Your favor of the 17th of Novr was duly receivd. It bodes very ill to Government when Men are exalted to places of high trust through their own Sollicitations. He only fills a place with Dignity, who is invited to it by his Fellow Citizens, from the Experience they have had of his adequate Abilities, & who does the Duties of it with Zeal & Fidelity. Such a Man, being conscious that neither Smiles, Intreaties, Gifts, Intrigue nor any dishonorable Practices have procured him his high Station, may rely on the People who gave him their free Suffrages, to approve of his honest Endeavors to serve them. And having Nothing in View but that the Publick may be best servd, he will chearfully resign his Place whenever the People shall make Choice of another whom they judge more capable than he. The People are certainly the best Judges, who are most likely to render them substantial Service; & whoever interposes in their Elections, with his own Sollicitations for himself, it is to be feard, if he is of any Consequence, will in time become a dangerous Party Man. He ought therefore to be despisd as an obtruder. I hope there are not many such Men in our Government. I am sorry to be informd that there are any. They should be watchd; for if they have no evil Designs, their Vanity may prompt them to do Mischief. The Express waits. Adieu.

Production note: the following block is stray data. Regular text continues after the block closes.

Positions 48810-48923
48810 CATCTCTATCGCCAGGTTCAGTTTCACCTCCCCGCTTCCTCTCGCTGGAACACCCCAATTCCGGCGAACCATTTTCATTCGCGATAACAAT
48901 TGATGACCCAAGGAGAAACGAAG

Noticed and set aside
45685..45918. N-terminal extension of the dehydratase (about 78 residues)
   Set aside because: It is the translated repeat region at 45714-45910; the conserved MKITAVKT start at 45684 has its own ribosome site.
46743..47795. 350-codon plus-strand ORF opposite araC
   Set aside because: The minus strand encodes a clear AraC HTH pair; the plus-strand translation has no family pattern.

[Ms., Samuel Adams Papers, Lenox Library.]
Philade Feb 1st 1781—
I have not had Leisure to write to you since the 20th of Novr. Indeed I am not willing to trust a Confidential Letter to the Post, which has shamefully been catchd in the same Trap more than once. I gladly embrace the opportunity by Mr Otis, with whom I have had frequent & candid Conversations concerning Men & Things. He will be able to tell you some Truths which I do not think it prudent to commit to Paper. You & I have been long struggling for the Liberty of our Country. I believe its Independence will be finally acknowledgd by the World. But are not many Nations England in particular called Independent? And do you think the People of England are free. No People, in my opinion can be long free who are not virtuous; and it is no Sign of Virtue, when the Councils of an enlightned Country are directed by a foreign Influence. If I were a Minister at a foreign Court, my Vanity might be flatterd, in imagining that by having Address enough to rule its Measures, I might fix myself in the Esteem and Confidence of my Country, but I should entertain a contemptible Opinion of the Wisdom & Virtue of that Court if it would suffer me to do it. The Councils of a Nation must be weak in the extreme, or it must be reducd to the greatest Degree of Dependence to submit to so servile a Condition. You will not think I